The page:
Day 3 -or- What inspires you?

“If your actions inspire others to dream more, learn more, do more and become more, you are a leader.” –John Quincy Adams

I want to introduce you to someone who deeply inspires me: Colleen Patrick-Goudreau. Colleen is the author of several cookbooks including Color Me Vegan, The Vegan Table, and The Joy of Vegan Baking. She has spoken at many vegetarian conventions and runs an award-winning podcast called “Food for Thought” from her website, www.compassionatecooks.com.

She is impossibly compassionate, even in the face of adversity, and is a true source of motivation to all who seek to live life with more understanding and consideration for all living things. She reminds us that our actions—and reactions—affect more than just our lives. The consequences of the choices we make are like pebbles dropped into still waters. No matter how small we may think they are, they cause a ripple effect outward, setting into place a series of events we may never know about. To act out of love and compassion and set aside our selfishness can be a true challenge. To do as little harm as possible… well I think that’s something we can all easily work towards one step at a time.

I’ve heard it said that we can’t save the world. We can’t stop what has already been set in motion. No REAL change for the environment seems likely. A coworker sent me this Machiavelli quote:

And one ought to consider that there is nothing more difficult to pull off, more chancy to succeed in, or more dangerous to manage, than the introduction of a new order of things. The innovator makes enemies of all those who prospered under the old order, and only lukewarm support is forthcoming from those who would prosper under the new. In consequence, whenever those who oppose the changes can do so, they attack them vigorously, and the defense made by others is only lukewarm. We must distinguish between innovators who stand alone and those who depend on others, that is between those who to achieve their purposes can force the issue, and those who must use persuasion. In the second case they always come to grief, having accomplished nothing.          -Niccolo Machiavelli, The Prince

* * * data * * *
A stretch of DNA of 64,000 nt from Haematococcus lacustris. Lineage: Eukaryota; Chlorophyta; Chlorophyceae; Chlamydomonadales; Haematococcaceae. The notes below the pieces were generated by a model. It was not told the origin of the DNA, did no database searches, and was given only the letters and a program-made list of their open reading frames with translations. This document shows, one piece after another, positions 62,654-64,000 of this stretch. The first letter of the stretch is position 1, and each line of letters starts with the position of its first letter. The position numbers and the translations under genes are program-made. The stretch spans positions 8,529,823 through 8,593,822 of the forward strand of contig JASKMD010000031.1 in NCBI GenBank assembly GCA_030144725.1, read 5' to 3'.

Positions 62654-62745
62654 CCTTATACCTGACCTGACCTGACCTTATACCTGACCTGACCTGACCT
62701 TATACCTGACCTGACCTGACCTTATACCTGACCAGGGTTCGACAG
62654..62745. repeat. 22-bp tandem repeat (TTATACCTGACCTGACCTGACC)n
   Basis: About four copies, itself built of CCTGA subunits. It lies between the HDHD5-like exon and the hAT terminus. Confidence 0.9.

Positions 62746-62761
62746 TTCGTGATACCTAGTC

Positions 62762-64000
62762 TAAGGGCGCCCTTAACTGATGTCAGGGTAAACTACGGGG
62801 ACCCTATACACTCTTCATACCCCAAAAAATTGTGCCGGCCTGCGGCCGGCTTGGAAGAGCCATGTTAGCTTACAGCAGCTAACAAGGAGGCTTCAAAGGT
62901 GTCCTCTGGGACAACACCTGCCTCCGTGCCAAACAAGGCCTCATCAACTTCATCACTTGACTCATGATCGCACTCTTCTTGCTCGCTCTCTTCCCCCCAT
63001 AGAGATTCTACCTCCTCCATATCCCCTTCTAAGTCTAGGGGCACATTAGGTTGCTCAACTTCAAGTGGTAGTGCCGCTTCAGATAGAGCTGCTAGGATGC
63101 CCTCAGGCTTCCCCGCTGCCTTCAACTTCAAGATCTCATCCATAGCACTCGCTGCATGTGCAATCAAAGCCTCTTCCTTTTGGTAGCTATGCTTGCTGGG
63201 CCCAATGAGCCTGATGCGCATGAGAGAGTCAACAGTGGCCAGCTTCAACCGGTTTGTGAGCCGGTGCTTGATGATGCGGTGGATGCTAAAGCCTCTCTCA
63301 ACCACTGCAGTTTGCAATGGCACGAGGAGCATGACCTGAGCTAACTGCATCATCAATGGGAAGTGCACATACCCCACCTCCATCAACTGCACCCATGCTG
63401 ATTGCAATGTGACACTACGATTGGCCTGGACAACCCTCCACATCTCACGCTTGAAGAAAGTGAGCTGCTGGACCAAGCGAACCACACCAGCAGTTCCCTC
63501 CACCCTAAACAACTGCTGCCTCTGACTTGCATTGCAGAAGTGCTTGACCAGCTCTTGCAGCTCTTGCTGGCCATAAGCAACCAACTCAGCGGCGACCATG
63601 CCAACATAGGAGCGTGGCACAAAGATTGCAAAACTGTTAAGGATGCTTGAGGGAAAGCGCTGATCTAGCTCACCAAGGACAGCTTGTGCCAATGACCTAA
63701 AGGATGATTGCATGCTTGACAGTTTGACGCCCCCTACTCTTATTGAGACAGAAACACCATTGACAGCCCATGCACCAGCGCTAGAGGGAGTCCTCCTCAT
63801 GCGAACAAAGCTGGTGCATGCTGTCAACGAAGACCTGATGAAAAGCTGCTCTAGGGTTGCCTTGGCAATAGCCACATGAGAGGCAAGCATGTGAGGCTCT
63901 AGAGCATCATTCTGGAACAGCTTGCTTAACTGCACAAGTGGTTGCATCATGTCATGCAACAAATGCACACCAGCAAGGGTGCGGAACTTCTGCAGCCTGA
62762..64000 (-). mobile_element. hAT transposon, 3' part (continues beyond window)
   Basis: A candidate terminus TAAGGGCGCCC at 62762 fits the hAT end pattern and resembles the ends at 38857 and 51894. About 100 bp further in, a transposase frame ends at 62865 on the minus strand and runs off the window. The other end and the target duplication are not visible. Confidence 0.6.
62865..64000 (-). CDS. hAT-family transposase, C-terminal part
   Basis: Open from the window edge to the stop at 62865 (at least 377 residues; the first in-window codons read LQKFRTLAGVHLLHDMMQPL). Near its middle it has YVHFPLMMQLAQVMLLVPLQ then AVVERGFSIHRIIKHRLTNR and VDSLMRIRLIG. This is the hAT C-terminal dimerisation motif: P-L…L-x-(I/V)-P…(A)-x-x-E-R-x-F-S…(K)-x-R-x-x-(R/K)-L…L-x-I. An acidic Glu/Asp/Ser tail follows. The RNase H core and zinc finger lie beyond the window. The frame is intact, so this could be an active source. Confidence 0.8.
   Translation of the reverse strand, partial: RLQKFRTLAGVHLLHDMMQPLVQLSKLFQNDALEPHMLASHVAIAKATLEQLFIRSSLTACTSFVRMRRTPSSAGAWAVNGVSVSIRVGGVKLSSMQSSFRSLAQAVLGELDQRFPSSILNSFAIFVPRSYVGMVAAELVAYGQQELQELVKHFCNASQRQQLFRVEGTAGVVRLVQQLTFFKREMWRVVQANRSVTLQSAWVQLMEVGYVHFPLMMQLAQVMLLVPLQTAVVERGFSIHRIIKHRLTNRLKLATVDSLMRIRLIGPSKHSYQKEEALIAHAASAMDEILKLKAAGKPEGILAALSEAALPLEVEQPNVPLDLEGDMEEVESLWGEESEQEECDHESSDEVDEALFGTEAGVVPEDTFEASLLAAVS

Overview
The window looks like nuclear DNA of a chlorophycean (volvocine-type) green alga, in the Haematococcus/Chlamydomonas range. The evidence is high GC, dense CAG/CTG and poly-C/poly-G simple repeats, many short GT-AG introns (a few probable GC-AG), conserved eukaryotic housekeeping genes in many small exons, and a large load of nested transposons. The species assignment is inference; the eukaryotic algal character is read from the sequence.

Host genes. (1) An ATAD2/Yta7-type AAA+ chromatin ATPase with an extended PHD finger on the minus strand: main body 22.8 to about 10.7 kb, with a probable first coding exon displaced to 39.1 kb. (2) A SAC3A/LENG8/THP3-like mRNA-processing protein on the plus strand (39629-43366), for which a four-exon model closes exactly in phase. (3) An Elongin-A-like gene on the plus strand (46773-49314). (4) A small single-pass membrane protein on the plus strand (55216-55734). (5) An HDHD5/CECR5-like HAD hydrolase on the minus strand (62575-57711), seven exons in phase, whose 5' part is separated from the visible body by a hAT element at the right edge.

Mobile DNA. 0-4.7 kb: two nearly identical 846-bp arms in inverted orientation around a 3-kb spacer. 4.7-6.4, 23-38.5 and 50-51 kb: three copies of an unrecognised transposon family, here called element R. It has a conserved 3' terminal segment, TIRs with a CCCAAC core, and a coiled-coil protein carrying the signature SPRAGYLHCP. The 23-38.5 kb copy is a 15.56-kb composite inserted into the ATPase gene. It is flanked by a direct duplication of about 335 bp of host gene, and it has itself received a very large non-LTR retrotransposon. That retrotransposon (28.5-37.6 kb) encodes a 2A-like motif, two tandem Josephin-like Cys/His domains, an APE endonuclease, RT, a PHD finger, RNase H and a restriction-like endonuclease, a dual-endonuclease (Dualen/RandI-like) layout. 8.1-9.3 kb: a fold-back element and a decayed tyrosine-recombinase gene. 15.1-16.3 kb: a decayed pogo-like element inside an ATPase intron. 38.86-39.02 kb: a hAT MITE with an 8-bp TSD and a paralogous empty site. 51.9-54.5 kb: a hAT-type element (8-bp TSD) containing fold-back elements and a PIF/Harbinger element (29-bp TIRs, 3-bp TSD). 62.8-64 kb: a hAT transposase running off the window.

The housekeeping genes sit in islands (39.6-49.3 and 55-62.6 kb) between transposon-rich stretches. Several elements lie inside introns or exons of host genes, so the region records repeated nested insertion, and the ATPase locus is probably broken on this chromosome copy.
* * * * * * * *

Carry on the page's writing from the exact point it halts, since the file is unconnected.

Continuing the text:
I feel this, in the back of my mind, sometimes. I feel despair when I think about what we’ve done to our world and what we do to each other. My father told me that God will end this Earth when He sees fit and there’s nothing we can do about it. That seems so negative and hopeless—like saying you’re going to die one day anyway, so why bother taking care of your health. It also seems very selfish to throw our hands up and do nothing because we know we can’t do everything. In times where things seem hopeless, I remind myself of the simple, yet powerful Chinese proverb:

It is better to light one candle than to curse the darkness.

There will always be darkness in people, and thus in our world. I would be a fool to think that everyone will suddenly change their life-long habits and open their eyes to what they are doing to us all with the choices they make.  And I don’t exclude myself from this because I am far from perfect and never will be. But I don’t think that means I should give up. Rather, I think it means I should not be “lukewarm.” I feel that people who advocate change, while they may not accomplish everything, certainly aren’t accomplishing nothing. Every kind act, every selfless deed, every “better” choice, makes a difference; I truly believe that. We may never know what that difference is, but I believe it matters.

Even if we do not “save the Earth,” perhaps we can give one child a better future, or put food on one more hungry person’s plate, or save one more animal from suffering. Because it matter to them, it should matter to us.  We may not change the collective mind of the masses, but perhaps we may gather together (those of us with like minds) and be happier and more enlightened for it. And we can encourage others to join us, although not everyone will. We can stand in the sun, and feel its warmth, and give thanks for that.

Certainly these things matter.

(Recipe by Colleen to be posted later today!)

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